French comic Dieudonne condemns Paris terror attacks
French comic Dieudonne M'bala M'bala has told a court that he condemns the Paris attacks in which 17 people were killed "without any ambiguity".
He is standing trial on charges of "condoning terrorism", after a Facebook comment he made appeared to back gunman Amedy Coulibaly.
Prosecutors want the comedian to pay a fine of €30,000 (£22,500; $34,000) or face imprisonment.
He already has several convictions for inciting anti-Semitism.
Following a massive march in Paris to condemn the attacks, Dieudonne wrote on social media "I feel like Charlie Coulibaly," [French: je me sens Charlie Coulibaly].
The statement combined the "Je Suis Charlie" slogan adopted worldwide after the Paris attacks with the name of one of the three gunmen involved in the attacks.
Coulibaly killed a policewoman near a Jewish school on 8 January before going on to hold up a kosher supermarket the following day, when he murdered four Jewish hostages.
On 7 January, two other gunmen killed 12 people at magazine Charlie Hebdo, a satirical magazine that has frequently launched withering attacks on religion, including depictions of the Prophet Muhammad.
But Dieudonne told the court his comments were not intended to express sympathy for the gunmen or condone their actions.
"Of course I condemn the attacks without any restraint and without any ambiguity," he said.
Prosecutor Annabelle Philippe said Dieudonne had presented Coulibaly's actions in "a favourable light".
"He knows exactly how to play with words, it's his job," the AFP news agency quoted her as saying. "He weighs up every word, he knows that he will be borderline."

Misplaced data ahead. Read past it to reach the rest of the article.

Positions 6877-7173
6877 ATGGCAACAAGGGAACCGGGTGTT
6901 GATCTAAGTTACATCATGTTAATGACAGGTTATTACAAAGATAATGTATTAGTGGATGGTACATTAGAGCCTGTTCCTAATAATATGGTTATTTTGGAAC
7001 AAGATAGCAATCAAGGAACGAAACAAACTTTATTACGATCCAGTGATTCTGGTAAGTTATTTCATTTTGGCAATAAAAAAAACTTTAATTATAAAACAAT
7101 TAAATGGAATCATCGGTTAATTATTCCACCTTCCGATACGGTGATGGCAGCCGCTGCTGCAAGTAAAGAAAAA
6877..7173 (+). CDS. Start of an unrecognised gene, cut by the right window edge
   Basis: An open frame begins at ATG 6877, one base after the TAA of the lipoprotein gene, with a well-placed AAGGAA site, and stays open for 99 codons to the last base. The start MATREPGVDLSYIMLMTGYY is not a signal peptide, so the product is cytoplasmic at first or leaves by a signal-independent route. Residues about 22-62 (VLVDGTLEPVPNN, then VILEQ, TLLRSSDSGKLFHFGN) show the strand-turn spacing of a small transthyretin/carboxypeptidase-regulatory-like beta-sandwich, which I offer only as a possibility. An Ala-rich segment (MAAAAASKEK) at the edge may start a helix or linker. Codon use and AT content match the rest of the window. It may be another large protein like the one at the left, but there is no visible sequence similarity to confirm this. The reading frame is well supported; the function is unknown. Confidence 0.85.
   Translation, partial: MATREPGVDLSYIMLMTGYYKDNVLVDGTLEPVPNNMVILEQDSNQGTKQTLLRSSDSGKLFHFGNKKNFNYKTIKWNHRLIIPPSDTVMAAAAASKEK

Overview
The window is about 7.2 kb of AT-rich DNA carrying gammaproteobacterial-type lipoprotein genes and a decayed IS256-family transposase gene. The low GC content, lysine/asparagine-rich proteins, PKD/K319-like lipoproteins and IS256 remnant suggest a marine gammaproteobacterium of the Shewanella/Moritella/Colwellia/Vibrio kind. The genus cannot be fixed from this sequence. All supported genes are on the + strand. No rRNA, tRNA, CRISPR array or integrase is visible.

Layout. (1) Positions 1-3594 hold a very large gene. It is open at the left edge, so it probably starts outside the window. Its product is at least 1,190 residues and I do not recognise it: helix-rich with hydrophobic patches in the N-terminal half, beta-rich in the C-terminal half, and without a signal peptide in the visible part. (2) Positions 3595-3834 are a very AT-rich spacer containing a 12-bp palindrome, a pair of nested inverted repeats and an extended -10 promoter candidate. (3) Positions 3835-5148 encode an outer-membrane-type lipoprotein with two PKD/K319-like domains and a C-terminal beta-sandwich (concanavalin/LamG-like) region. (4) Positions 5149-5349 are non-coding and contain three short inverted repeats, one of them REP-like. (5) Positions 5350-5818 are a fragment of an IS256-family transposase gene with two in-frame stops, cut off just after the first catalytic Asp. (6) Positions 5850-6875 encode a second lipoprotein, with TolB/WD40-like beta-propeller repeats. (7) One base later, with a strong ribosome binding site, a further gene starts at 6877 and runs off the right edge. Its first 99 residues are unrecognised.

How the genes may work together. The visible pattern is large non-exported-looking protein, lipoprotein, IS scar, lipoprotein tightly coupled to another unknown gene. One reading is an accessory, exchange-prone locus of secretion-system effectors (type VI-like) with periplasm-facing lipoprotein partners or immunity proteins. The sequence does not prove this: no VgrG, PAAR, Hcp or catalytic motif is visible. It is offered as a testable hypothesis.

Dieudonne's Facebook comment drew an angry response from many in France. Prime Minister Manuel Valls said that freedom of speech should not be confused with anti-Semitism, racism and Holocaust denial.
After Interior Minister Bernard Cazeneuve said he had asked the authorities to investigate Dieudonne's remarks, the comedian posted a response on his Facebook page, arguing that he was being treated as a public enemy when all he wanted to do was make people laugh.
Dieudonne's detention drew claims of double standards over free speech from some quarters in France.
The comedian is also facing an inquiry into whether he condoned terrorism in a video in which he mocked the decapitation of US journalist James Foley by Islamic State militants.
Dieudonne was acquitted last year over comments made in a video in which he called for the release of a man who tortured and murdered Ilan Halimi, a Jewish man, in Paris in 2006.
He has attracted controversy over his trademark "quenelle" gesture. It has been called an inverted Nazi salute, but the comic argues it was intended to be anti-establishment.